A case in California brought by an e-mail administrator who was fired by Epson for complaining that her e-mail had been read was dismissed, notwithstanding that Epson had told its employees that their e-mail was confidential.
A similar lawsuit filed against Nissan Motor Company alleging tortious interception of employee e-mail messages was also unsuccessful. In the Nissan case, the California Court of Appeal affirmed a trial court's decision that found the employees did not have a reasonable expectation of privacy because they had signed a waiver form which provided that it was "company policy that employees ... restrict their use of company-owned computer hardware and software to company business."
More recently, a US District Court in Pennsylvania held that an expectation of privacy did not arise even though the employer, Pillsbury, had repeatedly promised not to intercept e-mail on its system. In that case, Pillsbury had advised its employees that all e-mail communications would remain confidential and that e-mail communications could not be used against its employees as grounds for termination. An employee who was fired for sending what the company deemed to be inappropriate and unprofessional comments to his supervisor using the e-mail system sued the company. The court dismissed the employee's claim before it even reached trial stating that it did not find a reasonable expectation of privacy in the communication notwithstanding the assurance by management.
However, courts have generally been progressively protecting employee's rights of privacy in the office. The recent e-mail related cases may simply be a situation of the law lagging behind technology. Also, in a particular case, an employer may affirm an employees' privacy rights either explicitly, such as through statements in manuals or corporate policies, or implicitly through a course of conduct.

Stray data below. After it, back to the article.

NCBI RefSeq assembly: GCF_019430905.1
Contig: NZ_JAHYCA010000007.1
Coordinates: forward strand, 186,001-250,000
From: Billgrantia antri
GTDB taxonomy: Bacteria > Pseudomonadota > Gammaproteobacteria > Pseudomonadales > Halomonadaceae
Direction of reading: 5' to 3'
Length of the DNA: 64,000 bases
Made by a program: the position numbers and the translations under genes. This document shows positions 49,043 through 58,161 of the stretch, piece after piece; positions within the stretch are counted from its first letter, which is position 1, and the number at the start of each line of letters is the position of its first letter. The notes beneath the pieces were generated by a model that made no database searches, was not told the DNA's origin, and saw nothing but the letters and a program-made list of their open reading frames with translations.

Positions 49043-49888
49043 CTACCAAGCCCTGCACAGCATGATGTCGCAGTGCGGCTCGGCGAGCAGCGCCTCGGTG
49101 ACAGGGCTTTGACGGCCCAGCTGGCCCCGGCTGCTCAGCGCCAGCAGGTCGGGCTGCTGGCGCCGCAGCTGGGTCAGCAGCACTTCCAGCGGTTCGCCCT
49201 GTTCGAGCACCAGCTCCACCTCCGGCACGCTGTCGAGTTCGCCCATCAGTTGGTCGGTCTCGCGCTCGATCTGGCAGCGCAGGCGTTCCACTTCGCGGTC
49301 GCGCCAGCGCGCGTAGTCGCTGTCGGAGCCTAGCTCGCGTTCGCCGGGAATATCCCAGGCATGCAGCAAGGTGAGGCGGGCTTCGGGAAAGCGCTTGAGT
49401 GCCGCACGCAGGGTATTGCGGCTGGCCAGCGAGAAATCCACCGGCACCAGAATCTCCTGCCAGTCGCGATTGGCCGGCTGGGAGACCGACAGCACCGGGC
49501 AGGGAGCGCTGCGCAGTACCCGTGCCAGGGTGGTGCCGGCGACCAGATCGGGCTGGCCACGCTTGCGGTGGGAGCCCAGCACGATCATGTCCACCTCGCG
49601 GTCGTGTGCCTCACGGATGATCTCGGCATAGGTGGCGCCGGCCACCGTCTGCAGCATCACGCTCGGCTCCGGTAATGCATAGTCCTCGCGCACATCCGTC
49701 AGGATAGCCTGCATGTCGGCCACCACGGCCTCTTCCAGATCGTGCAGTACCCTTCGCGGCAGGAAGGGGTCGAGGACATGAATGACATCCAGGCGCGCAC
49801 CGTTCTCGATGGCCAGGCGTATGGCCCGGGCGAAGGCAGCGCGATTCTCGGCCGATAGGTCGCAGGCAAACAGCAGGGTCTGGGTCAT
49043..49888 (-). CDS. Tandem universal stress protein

There is a therefore a risk that the use or disclosure of either the contents of messages sent by employees or other information logged by the employer's computer system (such as the identify of the sender and recipient, etc.) may in a future case be found to constitute an unjustified invasion of privacy giving rise to civil damages even if such activity is not prohibited under criminal legislation. The risk of liability of an employer may also be substantially higher if messages are intercepted for purposes unrelated to the protection of an employer's business interests.
The important issue in determining whether an employer's monitoring activities violates the law or an employee's privacy rights may depend on whether the users of the system had a reasonable expectation that their messages will not be intercepted by any person other than the intended recipient. The use of passwords to gain access to the system, references to e-mail messages and mail boxes as being private and corporate policies are factors to be considered in determining the reasonable expectation of users.
The expectation of privacy may however be negated if users are advised as to the circumstances in which a message sent through the system may be subject to interception. Companies wary of lawsuits involving e-mail are encouraged to put in place explicit written policies dealing with e-mail and electronic monitoring. This topic will be covered in a future column.
Even though employees have not enjoyed much success to date in the courtroom regarding this issues, it should not be assumed that employers have an unlimited right to monitor e-mail or unlimited authority to act on whatever is discovered. Advice from counsel should be obtained before acting on information obtained from the interception of employee e-mail.